To Enable the Young, Poor, and Sick to Contribute to Fixing the Budget
By Jonathan Lemuel
Everyone knows that California is facing a crisis. But the increases in fees for UC, CSU, and Community College students, the recent proposals of the Parsky Commission to shift the tax burden more onto the poor and the middle class, the legislature’s limited changes to California’s criminal justice system, and Governor Schwarzenegger’s half-hearted cuts of health services all reveal a failure of political will and imagination. Now, I do not claim to be anything other than a well-wisher to the Public Good, but I think that the cause of California’s budget problem is obvious: we have too many poor, sick, and young people roaming freely on the streets while expecting to be treated as if they possessed human dignity.
I would therefore propose that all children be sentenced to prison when they turn two years old. Such a proposal would simply speed up California’s normal process; it has become clear for at least two decades that Californians prefer to lock up young people (especially minorities) than to educate them. This proposal would simply make that policy more universal. It would eliminate the need for bureaucrats (judges, bailiffs, attorneys, perhaps even police) thus reducing the size of the State’s workforce. Given that Californians have shown themselves willing to pay more to imprison people than to send them to college it would be politically popular and therefore help unify the state. And finally, it would save the State money that would otherwise be spent building new prisons—California could simply transform schools into prisons and work with those physical plants.
The economic benefits are, therefore, clear. I realize that some might point out that it costs several times as much annually to incarcerate a person than to send them to college and thus question the economic logic of my proposal. I am not sure why this should be a concern since our State leaders have been spending money in this way for decades without complaint. But I think that their objection shows that they are not willing to “blow up the boxes” as the Governor likes to say; my proposal addresses costs nicely. First, if we sentence students to prison at the age of two then we would lessen the need for teachers and severely weaken the power of teachers unions—evil bureaucracies that everyone knows are a major cause of the budget problems and it would enable more authority to flow into the prison guards’ union. Given that the State recently cut educational and vocational programs within the prisons we would save money on useless things like books that teach our children dangerous ideas and stimulate their imaginations. And we would no longer burden hospitals or insurance companies with the distasteful task of treating the poor or uninsured since they would already be under the health system of the Department of Corrections. If we forced inmates to work on public roads and bridges we could even fix some of our infrastructural problems.
But there are moral and political benefits as well. Because while I am suggesting that all children should be sentenced to prison, I am not suggesting that they all should be committed to prison. That would be patently unfair. Instead we should allow those with sufficient money to buy their children’s freedom. If we set that price appropriately we would be able to raise sufficient funds to make the state prisons function for all of the poor, the young and the sick and have money left to protect the houses and property of those not in prisons. Since only those who could afford their children’s freedom would be sending their children to college we could easily raise the rates at UC and CSU—thereby ensuring their good bond ratings. This requirement would hurt no one since clearly only those with sufficient wealth could truly care for their children. I am convinced that this policy makes more sense than the proposal of the recent Parsky Commission to rely on an untested value-added tax to make working people bear more of the state’s tax burden. My proposal is much simpler and easier to enforce.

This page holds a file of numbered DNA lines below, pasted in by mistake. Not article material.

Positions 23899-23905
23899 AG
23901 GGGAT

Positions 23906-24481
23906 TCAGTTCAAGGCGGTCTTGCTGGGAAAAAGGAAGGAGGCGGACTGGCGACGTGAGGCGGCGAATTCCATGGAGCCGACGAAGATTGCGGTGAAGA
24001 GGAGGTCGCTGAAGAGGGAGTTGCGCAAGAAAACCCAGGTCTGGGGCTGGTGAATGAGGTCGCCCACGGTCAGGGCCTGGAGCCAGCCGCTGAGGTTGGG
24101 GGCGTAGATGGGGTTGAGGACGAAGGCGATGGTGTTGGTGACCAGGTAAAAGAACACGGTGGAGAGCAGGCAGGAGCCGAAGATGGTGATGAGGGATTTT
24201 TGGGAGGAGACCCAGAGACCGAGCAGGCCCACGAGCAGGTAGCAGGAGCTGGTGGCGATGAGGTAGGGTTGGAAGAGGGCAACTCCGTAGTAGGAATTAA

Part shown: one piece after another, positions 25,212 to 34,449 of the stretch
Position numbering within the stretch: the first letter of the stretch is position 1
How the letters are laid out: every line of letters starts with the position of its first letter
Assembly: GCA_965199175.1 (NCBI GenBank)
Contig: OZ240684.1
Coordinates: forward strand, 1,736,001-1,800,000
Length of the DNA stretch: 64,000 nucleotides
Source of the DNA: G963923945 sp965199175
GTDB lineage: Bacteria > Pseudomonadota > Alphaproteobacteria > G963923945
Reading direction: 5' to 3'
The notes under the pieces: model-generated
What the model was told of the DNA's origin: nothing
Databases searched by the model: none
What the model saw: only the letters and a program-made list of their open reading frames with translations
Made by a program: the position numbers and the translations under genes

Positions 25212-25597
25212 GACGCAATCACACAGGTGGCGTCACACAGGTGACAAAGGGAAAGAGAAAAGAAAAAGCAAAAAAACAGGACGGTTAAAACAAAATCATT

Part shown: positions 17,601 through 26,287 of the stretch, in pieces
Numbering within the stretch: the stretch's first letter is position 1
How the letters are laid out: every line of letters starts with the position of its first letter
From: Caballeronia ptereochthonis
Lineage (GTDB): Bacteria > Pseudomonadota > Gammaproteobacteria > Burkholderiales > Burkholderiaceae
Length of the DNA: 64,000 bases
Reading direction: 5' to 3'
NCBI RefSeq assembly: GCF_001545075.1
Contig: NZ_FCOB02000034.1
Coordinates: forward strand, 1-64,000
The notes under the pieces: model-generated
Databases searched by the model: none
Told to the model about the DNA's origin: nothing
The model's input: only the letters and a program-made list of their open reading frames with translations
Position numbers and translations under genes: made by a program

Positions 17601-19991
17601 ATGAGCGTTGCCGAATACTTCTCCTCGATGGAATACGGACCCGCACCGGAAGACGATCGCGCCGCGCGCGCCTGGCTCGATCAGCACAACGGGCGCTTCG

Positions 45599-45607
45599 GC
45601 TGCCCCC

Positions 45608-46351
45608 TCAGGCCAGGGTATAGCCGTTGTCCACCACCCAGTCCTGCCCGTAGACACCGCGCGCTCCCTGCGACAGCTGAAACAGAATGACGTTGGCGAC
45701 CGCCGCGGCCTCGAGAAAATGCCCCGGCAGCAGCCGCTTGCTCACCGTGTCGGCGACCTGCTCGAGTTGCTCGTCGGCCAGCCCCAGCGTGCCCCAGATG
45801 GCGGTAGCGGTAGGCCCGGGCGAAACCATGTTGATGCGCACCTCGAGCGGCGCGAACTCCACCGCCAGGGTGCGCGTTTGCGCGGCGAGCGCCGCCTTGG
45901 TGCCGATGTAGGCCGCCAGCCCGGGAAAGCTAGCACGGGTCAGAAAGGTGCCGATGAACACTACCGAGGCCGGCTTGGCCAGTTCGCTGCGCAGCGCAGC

I have some learned friends who have proposed other possible solutions to the State’s crisis: imposing an oil extraction tax; splitting the rolls on Proposition 13 to allow homeowners to retain their protections while causing commercial property and development to pay a fairer share; some have even proposed that we institute majority rule in California! But none of these proposals make sense to me. First of all, they would all mean that we would no longer allow the Republican Party to control public policy and that seems cruel to such public servants. But, more importantly, these suggestions send the wrong message to the young, suggesting as they do that all citizens are equally worthy of support and assistance. But we know that isn’t true. After all, as Mike Genest, Governor Schwarzenegger’s finance director pointed out “Government doesn’t provide services to rich people,” it is only the others who derive benefit from the public. It is time, and my proposal would do this, that we openly acknowledge what has been implicit in our social and economic policy: the wealthy are better than the rest of us. And we should get out of their way. Otherwise we might convince ourselves that we should be treated as their equals.
2 hours ago